The individual was "given" to the project, which consisted of project draftsman, design draftsman, four detailers. He was supposed to double up on the design side as another design draftsman. None of us, me in particular had the time to lead him by the hand, kick him up the backside or any other form of motivational leadership. We had a limited quantity of hours (i.e. a budget) to work to and a deadline to meet. We ended up getting a bloke with experience who hit the ground running and did some good work.
What really irks me is when school teachers give an assessment of 'competent', when they don't know the meaning of the word. Schooling is essential however competence only comes with experience. It is basically what is wrong with our system, often daddy's friend have found their kids a job.
A friend, long passed, was hired by Rubbermaid to fix exactly what you are talking about here. He was an all around machinist and foundry man. The design people, the artists, the dreamers were forced to bring their ideas to him before prototyping and before any requests for bids were sent out. Then, he would tell the designers and the designers' bosses how and whether it could be manufactured as designed and how design tweaks could reduce the cost of manufacture. Then he would prototype the manufacturing process before actual manufacture started.
I used to have a job as the Quality Assurance Manager for a company that manufactured wind turbines.
That is where I became 100% convinced that those overeducated engineers certainly must be taught to make changes to products or processes just to justify their existence.
We actually ended up building a "R&D" dept. just so the engineers would be too distracted by their projects to spend much time messing with and "improving" our products.
I am primarily an industrial chemist, and I am often critical of engineers. Many live in a black and white world and cannot handle uncertainty. They don't seem to be able to understand that every scientific 'fact' is based on probability. There was an associate of mine years ago said 'I don't care what engineers do as long as they stay away from our black boxes'. There is a danger these days that kids can plug numbers into a computer or calculator and believe the numbers without doing an error analysis. The thing which makes me laugh is their lack of appreciation of the theory behind the use of safety factors in relation to materials. Most 'think of a number and double it'.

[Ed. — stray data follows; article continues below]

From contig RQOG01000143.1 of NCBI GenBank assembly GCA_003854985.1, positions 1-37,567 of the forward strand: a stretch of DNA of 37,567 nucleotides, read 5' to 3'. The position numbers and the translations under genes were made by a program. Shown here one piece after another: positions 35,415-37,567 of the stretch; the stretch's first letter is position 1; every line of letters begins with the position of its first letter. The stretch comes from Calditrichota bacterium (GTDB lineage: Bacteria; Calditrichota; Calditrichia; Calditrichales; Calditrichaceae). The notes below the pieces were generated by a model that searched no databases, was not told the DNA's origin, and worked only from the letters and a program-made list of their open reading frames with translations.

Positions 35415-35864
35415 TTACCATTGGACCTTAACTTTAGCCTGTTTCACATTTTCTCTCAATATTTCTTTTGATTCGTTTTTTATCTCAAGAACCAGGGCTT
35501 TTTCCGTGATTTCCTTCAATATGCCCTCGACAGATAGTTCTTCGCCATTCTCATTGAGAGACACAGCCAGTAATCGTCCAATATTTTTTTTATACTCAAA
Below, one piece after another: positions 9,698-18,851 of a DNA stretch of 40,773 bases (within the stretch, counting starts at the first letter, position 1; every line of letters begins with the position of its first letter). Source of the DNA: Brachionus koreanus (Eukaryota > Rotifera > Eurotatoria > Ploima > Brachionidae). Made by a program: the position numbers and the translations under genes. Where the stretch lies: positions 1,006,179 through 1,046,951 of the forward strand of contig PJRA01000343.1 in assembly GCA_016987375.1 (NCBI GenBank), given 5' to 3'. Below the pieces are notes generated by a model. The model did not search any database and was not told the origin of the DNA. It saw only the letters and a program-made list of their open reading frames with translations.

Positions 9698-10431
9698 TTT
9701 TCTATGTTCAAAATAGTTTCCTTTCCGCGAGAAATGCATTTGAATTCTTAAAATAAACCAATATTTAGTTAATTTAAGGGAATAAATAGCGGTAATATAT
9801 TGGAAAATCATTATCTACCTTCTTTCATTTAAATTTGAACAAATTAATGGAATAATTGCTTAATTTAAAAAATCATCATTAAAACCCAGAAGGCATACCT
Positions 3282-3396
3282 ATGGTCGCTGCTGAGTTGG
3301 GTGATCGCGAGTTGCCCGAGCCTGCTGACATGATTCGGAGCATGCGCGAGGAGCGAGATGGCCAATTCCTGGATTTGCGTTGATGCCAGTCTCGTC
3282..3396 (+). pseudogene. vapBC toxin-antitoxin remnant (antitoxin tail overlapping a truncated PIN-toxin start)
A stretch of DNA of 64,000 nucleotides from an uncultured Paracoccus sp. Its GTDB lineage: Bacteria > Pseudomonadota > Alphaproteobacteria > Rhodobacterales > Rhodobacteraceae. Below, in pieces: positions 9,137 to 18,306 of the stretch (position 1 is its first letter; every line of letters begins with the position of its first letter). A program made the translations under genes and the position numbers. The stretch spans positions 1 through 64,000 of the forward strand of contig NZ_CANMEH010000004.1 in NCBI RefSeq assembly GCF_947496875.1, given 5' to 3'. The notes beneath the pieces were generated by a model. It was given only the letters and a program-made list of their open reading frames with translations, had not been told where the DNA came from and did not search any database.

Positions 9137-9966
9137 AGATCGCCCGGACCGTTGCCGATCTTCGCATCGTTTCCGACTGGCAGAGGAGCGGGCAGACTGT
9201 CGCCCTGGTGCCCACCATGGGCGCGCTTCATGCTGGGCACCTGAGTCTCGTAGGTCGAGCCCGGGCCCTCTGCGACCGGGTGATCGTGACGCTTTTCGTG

It was very funny when I showed my Seeley 850 to the leader of the design group which employed me . He was taken aback and said 'I'm really impressed'. He is a mechanical engineer, and I know he could not build that bike. I did not comment, a lot of motorcycle and car guys do more real engineering in a month their back sheds, than the professionals do in years.
There were more than a dozen f/s at Barber Vintage '17 in every condition from brand-new (29 original miles) to abandoned hulks and everything in between.
Rohan, you mentioned the debacle in the Australian car industry. It was removal of the government subsidy. The other day there was a comment made that the car industry is globalised and the car market is flooded. So moving away from car manufacture might not be so bad. The problem is that our politicians have little imagination - what is the replacement industry ?
this is my Japanese bike I love it